There comes a point in time where almost every resume writer experiences a burnout feeling. Sometimes the mere thought of one more client project is enough to want to send you back to bed — and, at times, you may find yourself putting your work on the back burner. This can have a terribly negative impact on your business, your income, and your client experience.
What can you do when you feel you can no longer deal with your clients, and you can't stand the thought of one more project?
Here are some survival techniques that should help you get through this temporary burnout phase. Determine the underlying cause of your burnout. Here are some common ones:
- Could it be that you are doing the wrong type of work? (If you hate the marketing and sales part of being a resume writer, have you considered being a subcontract writer? On the other hand, if you love selling the client but hate doing the actual writing, maybe it's time to bring on a subcontract writer.)
- Should you be focusing on another niche instead of what you are doing? If you like the work, but don't like the kinds of clients you're writing for, maybe specializing in a specific niche would be a good idea.
- Too much work and not enough play — this certainly makes for a dull life. You need to be doing more than sitting at the computer 24/7. Give yourself frequent breaks and set hours for your business. Don't become a slave to your work. When you set a schedule for yourself, try to manage your time appropriately so you can take time off on weekends and/or holidays. You need this time to rejuvenate and regroup. Time off should be family time, fun time and be spent doing something you want to do. (Only you can decide how many clients is the right number of clients for you. For some resume writers, 1 client a day is enough. For others, 3-4 a day isn't too much.)
- Being buried in projects can only add to this burnout phase you are going through. If necessary, you may consider outsourcing some of your work to a trusted colleague. This will definitely help you catch up and maintain your ability to meet client deadlines. You don't have to bring on a subcontract writer permanently! Just post a request for help on one of the E-Lists (NRWA, CDI) and get caught up.
- Let your creative juices flow. If you are bored doing the same old thing day in and day out, then it's time to do something new. Put your creativity to use and find something fun to do that will help your business. This could be something as simple as learning a new skill, software program, or possibly making a video for your blog or website. Anything that will help break the monotony of a typical day can help you survive a burnout.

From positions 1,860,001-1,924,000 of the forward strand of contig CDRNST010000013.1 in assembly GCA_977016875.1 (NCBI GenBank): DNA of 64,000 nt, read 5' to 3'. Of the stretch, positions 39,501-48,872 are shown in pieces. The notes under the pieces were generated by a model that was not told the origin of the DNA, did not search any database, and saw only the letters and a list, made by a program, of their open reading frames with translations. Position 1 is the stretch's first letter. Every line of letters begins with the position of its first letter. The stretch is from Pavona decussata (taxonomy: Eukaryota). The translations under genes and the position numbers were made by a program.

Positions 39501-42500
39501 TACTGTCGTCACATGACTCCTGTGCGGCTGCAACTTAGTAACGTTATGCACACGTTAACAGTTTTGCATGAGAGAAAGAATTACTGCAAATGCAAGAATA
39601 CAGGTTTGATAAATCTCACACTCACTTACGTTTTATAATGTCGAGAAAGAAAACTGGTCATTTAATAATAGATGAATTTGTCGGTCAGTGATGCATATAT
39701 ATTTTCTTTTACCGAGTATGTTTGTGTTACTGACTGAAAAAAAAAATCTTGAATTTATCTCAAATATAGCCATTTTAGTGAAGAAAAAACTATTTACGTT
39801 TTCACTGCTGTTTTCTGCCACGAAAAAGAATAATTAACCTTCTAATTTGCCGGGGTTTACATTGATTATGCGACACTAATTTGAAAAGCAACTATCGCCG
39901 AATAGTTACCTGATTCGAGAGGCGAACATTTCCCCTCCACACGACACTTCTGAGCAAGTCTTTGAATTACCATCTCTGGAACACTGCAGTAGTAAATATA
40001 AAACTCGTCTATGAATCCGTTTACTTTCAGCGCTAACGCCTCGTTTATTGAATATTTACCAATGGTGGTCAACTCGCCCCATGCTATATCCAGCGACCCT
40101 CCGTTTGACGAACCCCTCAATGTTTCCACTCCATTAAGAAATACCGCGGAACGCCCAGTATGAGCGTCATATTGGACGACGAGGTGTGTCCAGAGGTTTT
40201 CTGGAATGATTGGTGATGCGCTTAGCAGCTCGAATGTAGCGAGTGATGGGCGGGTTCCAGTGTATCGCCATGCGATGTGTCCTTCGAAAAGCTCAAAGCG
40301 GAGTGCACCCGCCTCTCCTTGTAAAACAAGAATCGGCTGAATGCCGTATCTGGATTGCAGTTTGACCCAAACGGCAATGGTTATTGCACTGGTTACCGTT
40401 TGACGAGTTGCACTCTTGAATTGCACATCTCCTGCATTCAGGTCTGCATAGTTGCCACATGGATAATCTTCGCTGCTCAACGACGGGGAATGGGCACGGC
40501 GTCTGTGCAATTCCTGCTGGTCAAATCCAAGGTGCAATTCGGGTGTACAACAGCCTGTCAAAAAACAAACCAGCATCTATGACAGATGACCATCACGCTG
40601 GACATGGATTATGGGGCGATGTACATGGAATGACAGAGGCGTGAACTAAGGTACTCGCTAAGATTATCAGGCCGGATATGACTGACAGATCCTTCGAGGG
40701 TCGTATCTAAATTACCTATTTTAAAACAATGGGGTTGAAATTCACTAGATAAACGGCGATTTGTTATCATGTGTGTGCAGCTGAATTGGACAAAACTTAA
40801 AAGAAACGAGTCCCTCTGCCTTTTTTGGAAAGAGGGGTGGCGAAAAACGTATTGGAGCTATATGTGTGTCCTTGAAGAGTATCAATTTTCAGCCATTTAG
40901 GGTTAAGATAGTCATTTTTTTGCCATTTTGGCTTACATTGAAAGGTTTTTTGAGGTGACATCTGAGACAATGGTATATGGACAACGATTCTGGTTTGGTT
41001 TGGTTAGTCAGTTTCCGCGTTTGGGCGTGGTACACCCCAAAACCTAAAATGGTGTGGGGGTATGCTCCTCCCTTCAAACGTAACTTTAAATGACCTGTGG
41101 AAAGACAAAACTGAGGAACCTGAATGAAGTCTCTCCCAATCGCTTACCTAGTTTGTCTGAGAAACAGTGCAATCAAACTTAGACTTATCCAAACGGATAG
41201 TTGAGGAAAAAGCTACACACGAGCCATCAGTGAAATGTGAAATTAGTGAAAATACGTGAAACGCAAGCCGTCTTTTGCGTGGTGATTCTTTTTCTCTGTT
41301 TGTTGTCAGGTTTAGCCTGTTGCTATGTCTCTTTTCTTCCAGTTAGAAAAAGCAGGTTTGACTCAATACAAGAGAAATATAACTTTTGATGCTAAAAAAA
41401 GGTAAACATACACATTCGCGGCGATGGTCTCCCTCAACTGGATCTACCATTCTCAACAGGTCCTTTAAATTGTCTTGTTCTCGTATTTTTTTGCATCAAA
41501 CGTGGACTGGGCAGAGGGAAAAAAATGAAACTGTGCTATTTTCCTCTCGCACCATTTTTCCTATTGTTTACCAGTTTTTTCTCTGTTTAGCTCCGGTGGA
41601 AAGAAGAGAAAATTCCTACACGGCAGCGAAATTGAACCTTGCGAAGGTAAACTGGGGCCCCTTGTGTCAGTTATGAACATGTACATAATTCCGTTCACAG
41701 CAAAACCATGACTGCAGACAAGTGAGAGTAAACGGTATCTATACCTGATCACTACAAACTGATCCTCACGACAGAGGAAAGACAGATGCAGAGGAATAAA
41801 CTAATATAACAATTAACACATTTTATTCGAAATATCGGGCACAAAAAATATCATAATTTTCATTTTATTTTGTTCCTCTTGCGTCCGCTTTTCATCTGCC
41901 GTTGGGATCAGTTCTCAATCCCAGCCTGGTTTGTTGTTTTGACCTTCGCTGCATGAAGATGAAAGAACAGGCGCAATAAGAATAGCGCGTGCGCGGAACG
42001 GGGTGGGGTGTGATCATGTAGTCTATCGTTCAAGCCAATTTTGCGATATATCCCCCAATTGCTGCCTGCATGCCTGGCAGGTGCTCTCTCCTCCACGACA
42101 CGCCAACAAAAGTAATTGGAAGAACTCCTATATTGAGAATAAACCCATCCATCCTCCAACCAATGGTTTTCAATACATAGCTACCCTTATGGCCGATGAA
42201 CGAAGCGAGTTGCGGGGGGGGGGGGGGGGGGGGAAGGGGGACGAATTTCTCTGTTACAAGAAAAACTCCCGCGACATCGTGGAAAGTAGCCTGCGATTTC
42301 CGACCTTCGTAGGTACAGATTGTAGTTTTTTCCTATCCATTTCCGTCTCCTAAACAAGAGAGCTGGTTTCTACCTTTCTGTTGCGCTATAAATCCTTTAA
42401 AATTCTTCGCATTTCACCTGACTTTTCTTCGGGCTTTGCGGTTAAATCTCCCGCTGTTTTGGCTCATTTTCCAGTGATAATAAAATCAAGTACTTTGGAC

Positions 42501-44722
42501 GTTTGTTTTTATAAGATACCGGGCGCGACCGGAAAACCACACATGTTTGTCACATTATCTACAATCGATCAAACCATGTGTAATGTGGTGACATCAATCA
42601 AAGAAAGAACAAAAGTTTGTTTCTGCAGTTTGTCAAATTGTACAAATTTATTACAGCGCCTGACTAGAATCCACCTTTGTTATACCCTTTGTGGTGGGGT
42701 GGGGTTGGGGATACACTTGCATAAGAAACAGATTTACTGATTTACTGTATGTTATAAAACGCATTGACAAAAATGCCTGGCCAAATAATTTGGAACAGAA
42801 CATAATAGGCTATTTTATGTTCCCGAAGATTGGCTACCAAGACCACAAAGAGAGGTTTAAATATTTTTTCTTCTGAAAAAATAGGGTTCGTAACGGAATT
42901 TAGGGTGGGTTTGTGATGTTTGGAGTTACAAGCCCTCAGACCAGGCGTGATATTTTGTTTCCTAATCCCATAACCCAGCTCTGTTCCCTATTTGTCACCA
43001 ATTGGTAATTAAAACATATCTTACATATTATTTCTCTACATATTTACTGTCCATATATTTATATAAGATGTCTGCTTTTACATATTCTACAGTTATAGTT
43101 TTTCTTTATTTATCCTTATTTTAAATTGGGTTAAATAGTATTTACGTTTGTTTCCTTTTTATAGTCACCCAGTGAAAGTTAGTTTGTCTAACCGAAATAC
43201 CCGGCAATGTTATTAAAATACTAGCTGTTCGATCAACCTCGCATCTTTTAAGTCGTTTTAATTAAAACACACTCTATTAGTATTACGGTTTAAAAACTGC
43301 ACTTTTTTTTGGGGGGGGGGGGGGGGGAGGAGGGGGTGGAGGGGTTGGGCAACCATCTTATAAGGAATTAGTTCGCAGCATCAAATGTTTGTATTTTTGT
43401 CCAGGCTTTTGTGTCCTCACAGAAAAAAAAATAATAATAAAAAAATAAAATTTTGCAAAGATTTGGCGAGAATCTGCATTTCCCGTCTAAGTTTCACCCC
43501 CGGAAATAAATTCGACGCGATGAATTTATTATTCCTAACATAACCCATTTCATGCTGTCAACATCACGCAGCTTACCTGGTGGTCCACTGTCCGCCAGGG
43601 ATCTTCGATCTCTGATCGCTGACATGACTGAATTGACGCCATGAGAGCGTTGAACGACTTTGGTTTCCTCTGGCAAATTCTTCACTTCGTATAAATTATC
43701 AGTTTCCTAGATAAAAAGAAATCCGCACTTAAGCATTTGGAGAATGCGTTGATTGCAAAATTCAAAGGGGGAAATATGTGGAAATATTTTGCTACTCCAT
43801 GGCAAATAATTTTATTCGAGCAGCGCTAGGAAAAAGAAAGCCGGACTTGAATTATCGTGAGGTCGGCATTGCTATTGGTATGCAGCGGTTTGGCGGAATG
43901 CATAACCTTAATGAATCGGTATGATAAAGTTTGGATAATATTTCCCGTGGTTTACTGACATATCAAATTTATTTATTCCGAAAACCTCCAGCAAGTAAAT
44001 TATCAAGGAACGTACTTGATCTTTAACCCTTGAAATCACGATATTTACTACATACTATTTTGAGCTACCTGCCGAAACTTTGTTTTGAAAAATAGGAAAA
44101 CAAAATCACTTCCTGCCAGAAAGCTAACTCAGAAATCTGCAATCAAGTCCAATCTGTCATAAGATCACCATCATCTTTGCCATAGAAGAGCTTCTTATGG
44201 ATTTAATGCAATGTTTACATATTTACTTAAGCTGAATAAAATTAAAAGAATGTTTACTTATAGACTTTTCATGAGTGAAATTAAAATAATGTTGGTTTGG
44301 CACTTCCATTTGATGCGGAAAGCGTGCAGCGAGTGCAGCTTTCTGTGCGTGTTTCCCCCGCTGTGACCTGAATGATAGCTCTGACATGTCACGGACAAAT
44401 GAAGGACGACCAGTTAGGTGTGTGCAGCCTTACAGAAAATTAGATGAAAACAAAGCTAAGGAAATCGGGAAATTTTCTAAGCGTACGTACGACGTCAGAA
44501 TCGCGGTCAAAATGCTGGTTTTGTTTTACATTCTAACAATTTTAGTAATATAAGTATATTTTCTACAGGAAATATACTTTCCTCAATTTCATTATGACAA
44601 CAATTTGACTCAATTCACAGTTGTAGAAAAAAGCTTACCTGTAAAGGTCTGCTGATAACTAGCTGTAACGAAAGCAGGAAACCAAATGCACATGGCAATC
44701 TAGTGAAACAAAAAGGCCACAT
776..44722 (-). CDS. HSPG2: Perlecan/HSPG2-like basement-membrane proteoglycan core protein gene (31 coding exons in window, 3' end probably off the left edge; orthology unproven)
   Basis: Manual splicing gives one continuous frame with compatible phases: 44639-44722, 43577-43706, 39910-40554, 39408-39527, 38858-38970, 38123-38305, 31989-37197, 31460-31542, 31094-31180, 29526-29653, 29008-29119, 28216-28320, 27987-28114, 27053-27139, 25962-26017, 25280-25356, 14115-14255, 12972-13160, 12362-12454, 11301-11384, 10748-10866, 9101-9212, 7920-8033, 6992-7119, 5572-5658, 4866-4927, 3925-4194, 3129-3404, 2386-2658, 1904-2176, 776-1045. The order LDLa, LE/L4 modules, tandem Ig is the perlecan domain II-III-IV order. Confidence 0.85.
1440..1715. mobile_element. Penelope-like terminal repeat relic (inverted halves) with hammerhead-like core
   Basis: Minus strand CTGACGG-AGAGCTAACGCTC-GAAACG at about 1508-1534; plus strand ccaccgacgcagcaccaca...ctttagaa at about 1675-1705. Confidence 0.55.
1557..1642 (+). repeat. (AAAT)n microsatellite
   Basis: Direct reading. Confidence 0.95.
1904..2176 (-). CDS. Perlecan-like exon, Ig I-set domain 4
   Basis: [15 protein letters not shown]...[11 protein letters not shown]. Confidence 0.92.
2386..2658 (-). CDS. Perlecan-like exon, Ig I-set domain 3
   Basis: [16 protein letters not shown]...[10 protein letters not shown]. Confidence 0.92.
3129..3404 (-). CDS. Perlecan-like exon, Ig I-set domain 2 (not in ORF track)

- Take a well-deserved and much-needed vacation. That's pretty much self-explanatory. A vacation needs to be free from responsibilities of the job. But make sure you're not just escaping from your "issues" (because those will still be there when you come back!). A vacation can be a good idea to think about some longer-term strategies for yourself and your resume writing business. Speaking of which....
- Take a good look at where you are and where you want to be. It might be that you need to make some changes to the type of work you are doing and what you are offering to clients. If every project is something you dread and dislike doing, it's certain you will be facing a burnout more often than necessary. Do you need to change your pricing, so you're making the same amount (or more) while working with fewer clients?
Don't beat your head against a wall when you feel the burnout syndrome coming on. It is bound to happen to everyone at some point in their career. Once you find the source of your burnout, it's important to do something about it. Don't ignore it, or that feeling will certainly return. Find the source and take control. You'll be glad you did!
One way to feel more confidence and control in your business is to engage in business planning and goal setting. Check out this month's Special Report for Bronze members on BeAResumeWriter.com: "Ready, Set, Goal: Business Planning & Goal Setting For Resume Writers."